Eighty-five patients met inclusion criteria and were eligible for analysis. The most commonly used regimen was gemcitabine/cisplatin (62%), followed by oxaliplatin and capecitabine (16%). There was no significant difference between tumor control rates with gemcitabine/cisplatin (72% PR + SD) and other regimens (69% PR + SD). There was no significant difference between overall survival with the use of gemcitabine/cisplatin (15.2 months) or alternative regimens (13.9 months). A decrease in overall survival was seen with elevated baseline CA 19–9 (p < .0001), an initial diagnosis of unknown primary tumor (p = .0001), and prior treatment with chemoradiation (p = .0018).
Conclusion:
In this retrospective review, both gemcitabine/cisplatin and alternative doublets (including capecitabine/oxaliplatin, gemcitabine/capecitabine, and gemcitabine/oxaliplatin) were effective regimens in maintaining disease control in intrahepatic and hilar cholangiocarcinoma.
PMCID: PMC3269144  PMID: 22295126
11.  Expression of PDGF Receptor-α in Corneal Myofibroblasts In Situ 
Experimental eye research  2009;89(3):432-434.
The purpose of this study was to investigate the expression of platelet-derived growth factor receptor-alpha (PDGFR–α) in the myofibroblasts of corneas with stromal haze. Central corneal sections from rabbit eyes that had -9 diopter PRK were analyzed by immunocytochemistry (IHC) for the expression of PDGFR-α at 4 week after surgery. PDGFR-α was expressed immediately beneath the epithelial basement membrane in the anterior stroma. Double IHC studies revealed the expression of PDGFR-α in the anterior stroma co-localized with alpha-smooth muscle actin (SMA) marker for myofibroblasts. In vitro studies have suggested that PDGF is important in the development and viability of myofibroblasts after corneal injury. Expression of PDGFR-α in myofibroblasts supports these findings.
doi:10.1016/j.exer.2009.03.017
PMCID: PMC2720438  PMID: 19344713
Myofibroblasts; α-SMA (alpha – smooth muscle actin); PDGFR-α; wound healing; photorefractive keratectomy (PRK
12.  Corneal myofibroblast viability: Opposing effects of IL-1 and TGF β1 
Experimental eye research  2009;89(2):152-158.
The purpose of this study was to test the effect of corneal epithelial scrape on myofibroblasts associated with haze and elucidate the effect of interleukin-1 and transforming growth factor beta-1 on corneal stromal myofibroblasts viability and death in vitro. Corneal epithelial scrape was performed in rabbit eyes with severe haze at one month after -9 diopter photorefractive keratectomy. Corneas were processed for immunocytochemistry for myofibroblast marker α-smooth muscle actin (α-SMA) and the TUNEL assay to detect apoptosis. Rabbit corneal fibroblasts were cultured with 2 ng/ml of transforming growth factor-β1 (TGF β1) to induce myofibroblast differentiation confirmed by monitoring α-SMA expression. Fluorescence-based TUNEL assay was performed to analyze the apoptotic response of myofibroblasts to IL-1α or IL-1β in the presence or absence of TGFβ1. Dose response experiments were performed after withdrawal of TGFβ1 and exposure to 1, 5, or 10 ng/ml of IL-1α or IL-1β for 1 hour. Subsequent experiments were performed with myofibroblasts exposed to 5 ng/ml IL-1α or IL-1β in conjunction with 0, 1, 5, or 10 ng/ml TGFβ1. Corneal epithelial scrape with a scalpel blade produced myofibroblast apoptosis. Exposure to TGF β1 in vitro resulted in greater than 99% transformation of corneal fibroblasts to α-SMA+ myofibroblasts. There was a statistically significant dose dependent increase in the percentage of TUNEL+ cells with either IL-1α or IL-1β initiated at concentrations as low as 1 ng/ml. For example, after withdrawal of TGFβ1, the % TUNEL+ cells at 1 hour after exposure to IL-1α increased significantly with increasing concentration (0 ng/ml, 2.4±0.8 [S.E.M.] %; 1 ng/ml, 15.4±1.8%; 5 ng/ml, 47.4±3.9%; or 10 ng/ml, 70.3±3.2%). Similar results were obtained with IL-1β. The differences between the means of apoptotic myofibroblasts for the different concentrations of cytokine for either IL-1α or IL-1β were significantly different (ANOVA p<0.001). When myofibroblasts were exposed to 5 ng/ml IL-1α or IL-1β, the % TUNEL+ cells at 1 hour were reduced in a significant dose dependent manner when TGF β1 at a concentration of 5 ng/ml or 10 ng/ml was present in the medium (ANOVA p<0.01). IL-1α or IL-1β triggers the death of myofibroblasts in vitro and TGF β1 reduces the IL-1 effect on cell death. TGF β1 and IL-1 have opposing effects on myofibroblast viability and likely interact to modulate haze generation after corneal injury.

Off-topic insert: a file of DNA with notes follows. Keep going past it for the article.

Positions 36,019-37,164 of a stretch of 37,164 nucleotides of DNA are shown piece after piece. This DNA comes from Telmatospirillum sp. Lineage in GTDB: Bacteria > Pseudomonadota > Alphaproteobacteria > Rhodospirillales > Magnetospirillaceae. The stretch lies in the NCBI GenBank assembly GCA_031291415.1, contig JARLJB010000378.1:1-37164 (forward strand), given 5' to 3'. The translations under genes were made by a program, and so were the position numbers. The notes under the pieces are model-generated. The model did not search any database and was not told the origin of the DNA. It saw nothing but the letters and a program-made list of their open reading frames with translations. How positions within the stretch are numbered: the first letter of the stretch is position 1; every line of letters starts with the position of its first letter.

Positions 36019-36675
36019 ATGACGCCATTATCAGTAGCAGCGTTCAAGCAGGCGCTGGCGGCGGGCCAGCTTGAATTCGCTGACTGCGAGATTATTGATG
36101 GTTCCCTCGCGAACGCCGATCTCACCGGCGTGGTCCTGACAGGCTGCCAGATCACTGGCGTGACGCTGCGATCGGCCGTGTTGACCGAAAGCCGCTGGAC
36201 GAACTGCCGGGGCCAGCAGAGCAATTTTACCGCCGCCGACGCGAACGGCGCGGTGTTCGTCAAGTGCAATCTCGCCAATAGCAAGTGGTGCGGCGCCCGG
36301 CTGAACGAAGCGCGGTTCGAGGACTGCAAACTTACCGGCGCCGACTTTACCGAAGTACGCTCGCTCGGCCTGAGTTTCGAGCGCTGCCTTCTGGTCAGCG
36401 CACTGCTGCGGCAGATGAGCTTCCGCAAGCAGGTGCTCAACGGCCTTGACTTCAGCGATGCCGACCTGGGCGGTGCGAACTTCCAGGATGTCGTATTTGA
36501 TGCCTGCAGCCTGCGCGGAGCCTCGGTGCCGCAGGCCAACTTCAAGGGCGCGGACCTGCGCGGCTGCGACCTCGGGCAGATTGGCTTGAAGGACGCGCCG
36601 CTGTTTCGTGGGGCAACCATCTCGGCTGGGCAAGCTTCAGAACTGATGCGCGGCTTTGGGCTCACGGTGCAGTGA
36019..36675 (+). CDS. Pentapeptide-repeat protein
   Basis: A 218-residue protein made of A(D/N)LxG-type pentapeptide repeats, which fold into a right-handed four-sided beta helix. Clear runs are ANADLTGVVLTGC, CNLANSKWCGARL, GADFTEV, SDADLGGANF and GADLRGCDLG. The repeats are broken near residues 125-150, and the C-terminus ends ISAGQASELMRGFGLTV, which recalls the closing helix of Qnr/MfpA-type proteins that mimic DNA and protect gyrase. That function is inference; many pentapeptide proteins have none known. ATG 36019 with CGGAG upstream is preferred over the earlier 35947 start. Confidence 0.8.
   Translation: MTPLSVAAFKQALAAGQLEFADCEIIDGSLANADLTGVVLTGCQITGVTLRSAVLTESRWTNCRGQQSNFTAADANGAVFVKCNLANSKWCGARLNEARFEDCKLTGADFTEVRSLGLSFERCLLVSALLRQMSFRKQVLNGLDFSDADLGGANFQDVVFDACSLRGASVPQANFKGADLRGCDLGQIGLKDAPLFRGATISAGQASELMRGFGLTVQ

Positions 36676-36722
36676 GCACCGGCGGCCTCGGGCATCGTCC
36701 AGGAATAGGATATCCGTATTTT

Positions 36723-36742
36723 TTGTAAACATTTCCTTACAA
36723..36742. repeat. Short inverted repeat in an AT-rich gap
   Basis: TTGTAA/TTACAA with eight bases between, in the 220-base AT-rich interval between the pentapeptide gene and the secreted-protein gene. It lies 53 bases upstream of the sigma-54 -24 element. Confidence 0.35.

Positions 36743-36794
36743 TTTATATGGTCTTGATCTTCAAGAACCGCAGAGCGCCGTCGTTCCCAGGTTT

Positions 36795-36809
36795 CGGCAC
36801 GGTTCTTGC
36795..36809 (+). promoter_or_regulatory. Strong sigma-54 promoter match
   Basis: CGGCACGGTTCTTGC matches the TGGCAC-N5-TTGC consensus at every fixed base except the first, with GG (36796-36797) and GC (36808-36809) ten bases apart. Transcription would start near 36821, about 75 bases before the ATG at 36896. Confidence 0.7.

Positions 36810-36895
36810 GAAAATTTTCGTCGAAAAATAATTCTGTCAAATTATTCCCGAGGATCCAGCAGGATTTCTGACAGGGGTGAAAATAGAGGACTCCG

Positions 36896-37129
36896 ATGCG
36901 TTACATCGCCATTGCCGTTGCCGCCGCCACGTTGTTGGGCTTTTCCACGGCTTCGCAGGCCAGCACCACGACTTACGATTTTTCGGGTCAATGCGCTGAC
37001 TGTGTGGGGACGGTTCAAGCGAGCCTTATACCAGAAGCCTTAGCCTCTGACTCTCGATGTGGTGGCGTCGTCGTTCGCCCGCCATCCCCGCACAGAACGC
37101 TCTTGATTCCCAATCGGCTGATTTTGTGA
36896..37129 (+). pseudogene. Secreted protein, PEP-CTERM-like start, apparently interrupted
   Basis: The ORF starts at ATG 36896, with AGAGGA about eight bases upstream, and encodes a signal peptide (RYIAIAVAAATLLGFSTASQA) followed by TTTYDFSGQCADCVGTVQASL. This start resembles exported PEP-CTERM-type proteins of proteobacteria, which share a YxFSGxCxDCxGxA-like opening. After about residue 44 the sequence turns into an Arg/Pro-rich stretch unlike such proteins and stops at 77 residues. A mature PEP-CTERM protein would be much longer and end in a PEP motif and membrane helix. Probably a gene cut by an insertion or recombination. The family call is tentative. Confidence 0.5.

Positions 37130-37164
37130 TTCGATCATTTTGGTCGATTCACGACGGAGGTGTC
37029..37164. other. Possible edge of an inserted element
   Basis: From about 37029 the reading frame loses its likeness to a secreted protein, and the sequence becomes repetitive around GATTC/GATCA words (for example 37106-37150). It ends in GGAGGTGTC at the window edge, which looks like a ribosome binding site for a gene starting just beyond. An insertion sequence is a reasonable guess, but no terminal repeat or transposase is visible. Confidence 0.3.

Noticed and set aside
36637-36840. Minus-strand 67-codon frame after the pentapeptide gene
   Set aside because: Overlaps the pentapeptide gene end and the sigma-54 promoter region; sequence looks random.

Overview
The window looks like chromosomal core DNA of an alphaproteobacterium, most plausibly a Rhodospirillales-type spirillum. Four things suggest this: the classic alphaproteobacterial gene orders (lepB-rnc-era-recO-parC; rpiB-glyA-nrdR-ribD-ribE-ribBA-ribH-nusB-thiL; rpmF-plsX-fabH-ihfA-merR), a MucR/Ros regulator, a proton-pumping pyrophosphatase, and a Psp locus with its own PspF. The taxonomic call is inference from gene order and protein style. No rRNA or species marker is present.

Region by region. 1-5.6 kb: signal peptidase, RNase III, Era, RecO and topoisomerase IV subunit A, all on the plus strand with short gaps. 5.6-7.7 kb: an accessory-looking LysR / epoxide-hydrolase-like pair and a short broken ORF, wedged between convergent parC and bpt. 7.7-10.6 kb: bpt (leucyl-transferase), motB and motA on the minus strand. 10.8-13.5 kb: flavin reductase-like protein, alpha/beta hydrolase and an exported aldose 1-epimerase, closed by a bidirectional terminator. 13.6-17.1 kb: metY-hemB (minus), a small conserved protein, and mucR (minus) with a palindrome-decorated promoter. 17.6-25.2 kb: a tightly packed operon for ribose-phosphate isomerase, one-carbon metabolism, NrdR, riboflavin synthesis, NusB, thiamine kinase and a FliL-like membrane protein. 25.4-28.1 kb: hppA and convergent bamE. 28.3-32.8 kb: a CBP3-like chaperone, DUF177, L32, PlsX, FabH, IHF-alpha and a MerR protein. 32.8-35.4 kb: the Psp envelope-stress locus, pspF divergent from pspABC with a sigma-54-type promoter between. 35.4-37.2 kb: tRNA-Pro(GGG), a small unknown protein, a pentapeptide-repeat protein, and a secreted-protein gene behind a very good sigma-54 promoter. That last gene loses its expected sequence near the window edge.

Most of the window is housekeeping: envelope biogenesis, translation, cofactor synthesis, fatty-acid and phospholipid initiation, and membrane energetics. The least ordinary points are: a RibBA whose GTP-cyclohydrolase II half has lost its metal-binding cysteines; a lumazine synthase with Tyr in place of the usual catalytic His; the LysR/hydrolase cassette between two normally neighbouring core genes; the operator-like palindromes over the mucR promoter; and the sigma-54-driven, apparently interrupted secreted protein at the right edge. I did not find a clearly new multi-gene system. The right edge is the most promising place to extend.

doi:10.1016/j.exer.2009.03.001
PMCID: PMC2713809  PMID: 19285499
13.  Dynamics of the expression of intermediate filaments vimentin and desmin during myofibroblast differentiation after corneal injury 
Experimental eye research  2009;89(2):133-139.